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New Dominican Gallery Opens

December 1, 2010 | City College, Newsmakers

In recent years, the Dominican Republic has accounted for the largest number of the foreign-born residents in New York City. And now a new exhibition space has opened to celebrate that experience. “We wanted people to see the diversity of the Dominican people,” says Ramona Hernandez, director of the CUNY Dominican Studies Institute at City College, about the gallery, which is housed in the library’s multipurpose room. The inaugural show, “Manifestaciones,” by the artistic collective Dominican York Proyecto GRAFICA, is a set of 12 prints that explore the Dominican American identity.
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Fewer School Cooks, More Student Pounds

October 26, 2010 | Hunter College, Newsmakers

Sharp budget cuts to the National School Lunch Program in the 1980s contributed to our current epidemic of overweight and obese children, according to Hunter College sociologist Janet Poppendieck. “They cut labor and replaced school cooks with bulk convenience foods — the precooked, defrost and reheat pizzas and chicken nuggets,” says Poppendieck, author of “Free For All: Fixing School Food in America,” adding that unhealthy food choices were part of the wider culture, as well. “In the 80s, people saw taking their kids to fast food restaurants as a treat and increasingly these were the foods that young people wanted.”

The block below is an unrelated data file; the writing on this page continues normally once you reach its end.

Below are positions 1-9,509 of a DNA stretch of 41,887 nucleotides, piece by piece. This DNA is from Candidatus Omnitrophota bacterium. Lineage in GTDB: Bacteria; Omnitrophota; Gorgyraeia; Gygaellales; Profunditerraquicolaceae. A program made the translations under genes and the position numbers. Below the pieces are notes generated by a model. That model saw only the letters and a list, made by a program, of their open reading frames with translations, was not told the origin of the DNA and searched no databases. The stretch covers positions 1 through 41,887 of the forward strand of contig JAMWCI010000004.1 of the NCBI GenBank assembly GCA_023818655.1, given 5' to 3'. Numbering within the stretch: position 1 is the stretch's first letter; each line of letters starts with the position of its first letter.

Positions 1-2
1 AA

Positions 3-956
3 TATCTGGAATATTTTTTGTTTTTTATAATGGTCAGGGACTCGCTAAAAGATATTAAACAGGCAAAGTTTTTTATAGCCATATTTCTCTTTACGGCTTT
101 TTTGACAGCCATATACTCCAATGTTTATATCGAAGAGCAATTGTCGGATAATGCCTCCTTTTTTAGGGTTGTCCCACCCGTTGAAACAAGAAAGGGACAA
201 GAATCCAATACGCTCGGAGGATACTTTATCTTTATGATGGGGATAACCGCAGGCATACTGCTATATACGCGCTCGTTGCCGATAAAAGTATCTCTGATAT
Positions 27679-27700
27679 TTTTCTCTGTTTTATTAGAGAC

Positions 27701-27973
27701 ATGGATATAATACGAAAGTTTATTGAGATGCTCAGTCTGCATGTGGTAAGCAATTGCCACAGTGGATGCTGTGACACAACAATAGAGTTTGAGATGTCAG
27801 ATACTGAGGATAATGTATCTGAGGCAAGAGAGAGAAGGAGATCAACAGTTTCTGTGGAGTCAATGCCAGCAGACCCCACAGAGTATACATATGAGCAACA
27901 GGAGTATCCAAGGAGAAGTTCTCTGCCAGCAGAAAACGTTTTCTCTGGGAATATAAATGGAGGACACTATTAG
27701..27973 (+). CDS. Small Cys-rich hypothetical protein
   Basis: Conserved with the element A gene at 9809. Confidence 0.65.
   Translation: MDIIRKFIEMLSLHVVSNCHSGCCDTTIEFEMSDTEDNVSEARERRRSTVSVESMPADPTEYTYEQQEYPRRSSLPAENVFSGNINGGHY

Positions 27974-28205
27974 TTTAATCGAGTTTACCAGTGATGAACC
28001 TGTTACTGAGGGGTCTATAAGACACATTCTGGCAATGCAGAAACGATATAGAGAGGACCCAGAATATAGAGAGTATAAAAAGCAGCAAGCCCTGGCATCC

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Haiti’s Troubled Refugee Camps

October 25, 2010 | Newsmakers, York College

Some 1.5 million displaced Haitians remain in wretched and hazardous conditions – 20 percent without clean water and 30 percent without any kind of toilet – nearly a year after an earthquake leveled the capital. Mark Schuller, an assistant professor of African American studies and anthropology at York College and a visiting professor at the State University of Haiti, recently released a report, “Unstable Foundations: Impact of NGOs on Human Rights for Port-au-Prince’s Internally Displaced People,” based on a summer of onsite observation. The recent cholera outbreak that killed more than 300 Haitians deaths and hospitalized nearly 5,000, comes as no surprise. “Given the poor health and sanitation on the ground, they were totally unprepared for a cholera outbreak,” Schuller said.
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Obesity’s Sick Days

September 21, 2010 | City College, Newsmakers

The number of work days Americans lose each year due to obesity has more than doubled in the past two decades, according to a new study co-authored by Erica Lubetkin, acting chair of the Department of Community Health and Social Medicine at the Sophie Davis School of Biomedical Education. “Many creative solutions will be needed to reverse this trend,” says Lubetkin, “and these interventions must be implemented through an individual’s life span — particularly during early childhood.”
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Birth of a Metropolis

August 31, 2010 | Newsmakers

Barbara Ann Naddeo, associate professor of history at City College, discusses the early city of Naples, the subject of her book in progress, “Birth of a Metropolis: The Open City and Social Sciences of Naples 1650-1800,” which was awarded a 2010 Rome Prize and enabled her to study at the American Academy in Rome beginning this September. “In 1650, Naples had suffered a plague and it needed those workers-new people-to help it grow,” said Naddeo in an interview. “It was a test case for the way early modern cities accomdates immigrants and begin to build modern structures that police and also govern them.”